3.28 There would be a number of ways to implement monetary policy within a formal monetary union, including options around the institutional arrangements for central banking.
3.29 The preferred model would be for Scotland to enter a formal monetary union with the rest of the UK with the Bank of England (the Bank) operating as central bank for the common monetary area (the ‘Sterling Zone’).
3.30 Ownership and governance of the Bank could be undertaken on an agreed shared basis, reflecting Scotland’s current implicit and historical share of the existing Bank’s assets as a UK institution.
This arrangement would be subject to negotiation with the UK Government. However a practical arrangement with shareholder rights allocated on a per capita or GDP
weighted basis would seem appropriate.
3.31 Monetary policy would be set in the Sterling Zone according to economic conditions in both Scotland and the UK –in the same way as is currently the case.
3.32 The Bank would remain operationally independent to set monetary policy.
3.33 This would involve little change in the day-to-day operations of the Bank or in its discharge of monetary policy. The common payments and settlements system would continue, as would the efficient use of inter-bank money markets as the principal means of providing liquidity. The Bank’s balance sheet could remain unified, albeit indemnified by two fiscal authorities.
3.34 As part of this arrangement, the framework proposes that the Scottish Government should seek input into the appointment process to key positions within the Bank (for example the Monetary Policy Committee (MPC) and Financial Policy Committee (FPC)) and an input into its remit and objectives. A representative from the Scottish Treasury could also attend MPC meetings in a capacity similar to the existing HM Treasury representative (i.e. in a nonvoting capacity and to ensure that monetary policymakers were fully informed of developments in Scottish Government economic and fiscal policy).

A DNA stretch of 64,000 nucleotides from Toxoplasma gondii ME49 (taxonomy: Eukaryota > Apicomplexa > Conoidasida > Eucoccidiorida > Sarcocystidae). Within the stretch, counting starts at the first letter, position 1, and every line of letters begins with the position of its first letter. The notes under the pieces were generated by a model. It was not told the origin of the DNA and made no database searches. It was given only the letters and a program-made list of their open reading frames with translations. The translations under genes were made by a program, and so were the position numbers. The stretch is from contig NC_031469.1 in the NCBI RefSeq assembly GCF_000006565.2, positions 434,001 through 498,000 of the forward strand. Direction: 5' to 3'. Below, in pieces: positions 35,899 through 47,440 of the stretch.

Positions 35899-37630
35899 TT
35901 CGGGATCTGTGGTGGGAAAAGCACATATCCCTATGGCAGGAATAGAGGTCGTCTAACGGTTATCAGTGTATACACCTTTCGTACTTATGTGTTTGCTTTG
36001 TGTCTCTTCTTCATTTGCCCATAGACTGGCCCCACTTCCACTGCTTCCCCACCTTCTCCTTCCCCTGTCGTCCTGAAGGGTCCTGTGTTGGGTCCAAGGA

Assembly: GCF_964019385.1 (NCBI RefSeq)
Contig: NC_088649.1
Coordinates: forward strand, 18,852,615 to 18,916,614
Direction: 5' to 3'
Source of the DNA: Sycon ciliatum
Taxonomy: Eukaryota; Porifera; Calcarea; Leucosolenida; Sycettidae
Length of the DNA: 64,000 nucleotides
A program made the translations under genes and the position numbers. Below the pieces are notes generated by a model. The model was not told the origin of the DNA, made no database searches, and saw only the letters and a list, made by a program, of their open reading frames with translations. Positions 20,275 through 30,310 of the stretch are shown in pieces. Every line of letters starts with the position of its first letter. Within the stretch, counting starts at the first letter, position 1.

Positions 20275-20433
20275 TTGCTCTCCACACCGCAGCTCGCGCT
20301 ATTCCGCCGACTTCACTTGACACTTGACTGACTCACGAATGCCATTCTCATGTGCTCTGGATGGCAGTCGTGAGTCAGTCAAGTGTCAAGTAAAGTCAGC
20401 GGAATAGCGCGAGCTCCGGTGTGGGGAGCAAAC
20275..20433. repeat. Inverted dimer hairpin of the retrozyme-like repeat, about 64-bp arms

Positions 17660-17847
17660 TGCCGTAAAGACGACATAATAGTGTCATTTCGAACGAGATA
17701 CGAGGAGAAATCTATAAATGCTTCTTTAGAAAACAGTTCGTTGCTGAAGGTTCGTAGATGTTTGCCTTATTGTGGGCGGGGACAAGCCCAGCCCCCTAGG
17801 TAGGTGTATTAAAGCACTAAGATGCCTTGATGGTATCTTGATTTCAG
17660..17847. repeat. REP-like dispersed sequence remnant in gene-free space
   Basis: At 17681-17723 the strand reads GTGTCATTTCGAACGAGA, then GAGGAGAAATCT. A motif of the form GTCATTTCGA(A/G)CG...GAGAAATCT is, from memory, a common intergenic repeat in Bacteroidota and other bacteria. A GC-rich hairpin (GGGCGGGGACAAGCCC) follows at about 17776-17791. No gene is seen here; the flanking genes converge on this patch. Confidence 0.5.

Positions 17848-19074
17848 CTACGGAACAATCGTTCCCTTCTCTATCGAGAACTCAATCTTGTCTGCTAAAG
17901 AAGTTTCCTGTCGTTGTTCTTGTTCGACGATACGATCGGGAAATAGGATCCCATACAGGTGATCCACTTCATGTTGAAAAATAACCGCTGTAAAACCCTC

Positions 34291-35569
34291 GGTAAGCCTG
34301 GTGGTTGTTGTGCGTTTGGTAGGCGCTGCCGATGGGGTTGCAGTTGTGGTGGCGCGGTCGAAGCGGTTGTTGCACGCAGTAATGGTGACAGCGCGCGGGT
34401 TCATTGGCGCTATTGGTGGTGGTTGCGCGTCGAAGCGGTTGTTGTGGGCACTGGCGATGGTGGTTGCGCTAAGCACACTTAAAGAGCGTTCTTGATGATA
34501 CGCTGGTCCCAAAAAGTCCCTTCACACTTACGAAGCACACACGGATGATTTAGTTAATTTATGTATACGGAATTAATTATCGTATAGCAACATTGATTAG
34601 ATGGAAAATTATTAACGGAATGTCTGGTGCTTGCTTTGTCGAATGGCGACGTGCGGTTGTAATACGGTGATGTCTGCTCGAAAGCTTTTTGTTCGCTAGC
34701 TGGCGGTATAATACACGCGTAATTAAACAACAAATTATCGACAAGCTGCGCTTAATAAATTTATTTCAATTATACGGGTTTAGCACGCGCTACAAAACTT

3.35 Related to this, and as an explicit shareholder of the Bank, the Scottish Government and Scottish Parliament should seek a role in providing oversight of the Bank and its activities.
3.36 This would create an appropriate system of accountability and representation for both governments.
3.37 Matters of collective decision making on governance and accountability could be addressed within an overarching agreement on the functioning of the Sterling Zone.
A shared institutional arrangement, such as a ‘Macroeconomic Governance Committee’, could be established to oversee matters which require coordinated input and/or agreement from the respective governments.
This practical arrangement could cover not just monetary policy, but also issues of shared interest in fiscal sustainability and financial stability. Such an arrangement would also provide a forum for knowledge transfer and the sharing of key information